On Wednesday night, it was announced that Playboy founder Hugh Hefner has passed away at age 91. At the time, he was married to Crystal Harris, a Playboy model whom he wed in 2012. On top of that, of the four kids Hefner that had with two wives, some of them worked with the company. Hefner's first two children, Christie and David, were born in the 1950s. His later two, Marston and Cooper, were born in the 1990s. All four children survive their father, whose legacy is as wide as it is diverse.
At various points in its 60-plus year history, Playboy has been a flourishing print magazine, a website, a TV channel, a brand, a chain of high-end clubs, and multiple TV series. Through multiple lawsuits, the company has remained iconic since day one. The first-ever issue hit newsstands in 1953, which is nearly 40 years before its current CEO was born. Cooper, born in 1991, is perhaps the most infamous of the Hefner progeny. At 26, the Chapman College grad is the reigning Chief Creative Officer of Playboy Enterprise. He grew up at the Playboy mansion with his brother, Marston. Yes, he grew up at the Playboy mansion. To hear him explain it, though, it wasn't as prurient as one might think.
Despite the mansion's legacy, his mother Kimberley Conrad only threw black tie affairs when she lived in the house; Kimberley, Cooper, and Marston eventually moved next door. That's when "Hef," as the Playboy founder was commonly known, had security begin to "babysit" the premises, according to a Business Insider article. He was throwing the parties for which the mansion was known and couldn't have kids sneaking over to see that, understandably.
Cooper's brother, Marston, was born in 1990. It would appear that Marston's life is marked by more trouble than his brother's. As explained by Business Insider, Cooper attended college, founded a business, is engaged to an actress from Harry Potter, and remains an active member of the California State Military Reserves. Marston is less a part of the public eye, and was also sentenced to a 52-week domestic violence program for allegedly attacking his then-girlfriend, Playboy model Claire Sinclair, in 2012. (Marston plead "No Contest" to a misdemeanor charge.) Interestingly, he shares the same birthday as his late father.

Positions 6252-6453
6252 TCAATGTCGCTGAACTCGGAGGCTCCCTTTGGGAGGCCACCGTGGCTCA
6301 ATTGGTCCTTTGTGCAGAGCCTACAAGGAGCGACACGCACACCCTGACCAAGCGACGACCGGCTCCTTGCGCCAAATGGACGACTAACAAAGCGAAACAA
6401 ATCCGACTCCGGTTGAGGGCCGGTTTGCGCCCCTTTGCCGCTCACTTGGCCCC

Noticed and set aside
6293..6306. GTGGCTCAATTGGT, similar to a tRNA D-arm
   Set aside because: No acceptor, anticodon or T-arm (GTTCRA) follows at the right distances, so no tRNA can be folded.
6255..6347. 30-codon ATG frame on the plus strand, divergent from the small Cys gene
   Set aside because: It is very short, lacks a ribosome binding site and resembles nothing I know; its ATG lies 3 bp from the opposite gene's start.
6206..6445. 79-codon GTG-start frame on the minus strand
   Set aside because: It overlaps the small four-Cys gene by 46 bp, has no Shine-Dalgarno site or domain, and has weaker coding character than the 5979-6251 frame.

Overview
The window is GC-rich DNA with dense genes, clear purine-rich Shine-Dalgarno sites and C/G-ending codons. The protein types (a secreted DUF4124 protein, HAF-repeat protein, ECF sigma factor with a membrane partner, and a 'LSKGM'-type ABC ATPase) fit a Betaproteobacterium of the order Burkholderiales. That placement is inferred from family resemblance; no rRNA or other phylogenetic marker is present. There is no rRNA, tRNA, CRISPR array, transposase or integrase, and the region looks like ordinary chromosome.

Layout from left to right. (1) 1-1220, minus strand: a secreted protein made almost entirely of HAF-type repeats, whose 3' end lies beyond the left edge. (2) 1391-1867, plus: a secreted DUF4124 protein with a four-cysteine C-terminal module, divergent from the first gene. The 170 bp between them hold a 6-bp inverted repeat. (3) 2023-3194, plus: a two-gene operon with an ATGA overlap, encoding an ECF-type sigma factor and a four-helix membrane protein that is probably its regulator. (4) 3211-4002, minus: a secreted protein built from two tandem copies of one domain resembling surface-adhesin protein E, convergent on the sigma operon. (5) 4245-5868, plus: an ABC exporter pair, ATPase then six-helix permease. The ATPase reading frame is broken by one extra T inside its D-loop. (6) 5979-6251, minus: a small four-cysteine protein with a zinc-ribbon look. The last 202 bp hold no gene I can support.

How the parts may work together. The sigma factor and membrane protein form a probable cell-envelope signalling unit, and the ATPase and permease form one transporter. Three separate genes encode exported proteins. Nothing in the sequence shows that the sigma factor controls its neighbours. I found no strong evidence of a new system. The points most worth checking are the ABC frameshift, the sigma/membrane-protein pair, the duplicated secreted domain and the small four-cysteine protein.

Hef's older children, Christie and David, were born to his first wife. Mildred "Millie" Williams, who also survives Hef, divorced the mogul in 1959. Christie was born in 1952 and is the former chairman and chief executive officer of Playboy Enterprises. She left the company in 2009, and her departure, by all accounts, was a surprise; after all, she had worked for the company continuously since 1975 and announced that she would not be looking for another job. However, it does seem worth noting that 2009 was the same year in which younger half-brother Cooper turned 18 and could therefore legally take over the company. David Hefner, born three years after Christie, is the only Hefner heir entirely removed from the family business. While sister Christie essentially ran the company, David retreated to Northern California. He was last known to work as a computer programmer, and said to have visited the Hefner house "infrequently."
As of now, it is unclear how Hefner's wealth — reportedly more than half a billion dollars — will be distributed. He's survived by three spouses, four children, and a really big house that likely requires a hefty sum to maintain, even though it was purchased in 2016. Cooper will likely remain in control of Playboy Enterprises, and it's possible that half-sister Christie — nearly 40 years his senior — would return to help the millennial keep things ship-shape. And, in true Playboy style, Hugh Hefner will be laid to rest directly next to Marilyn Monroe. He purchased the mausoleum shelf next to hers in 1992, for a cool $75,000.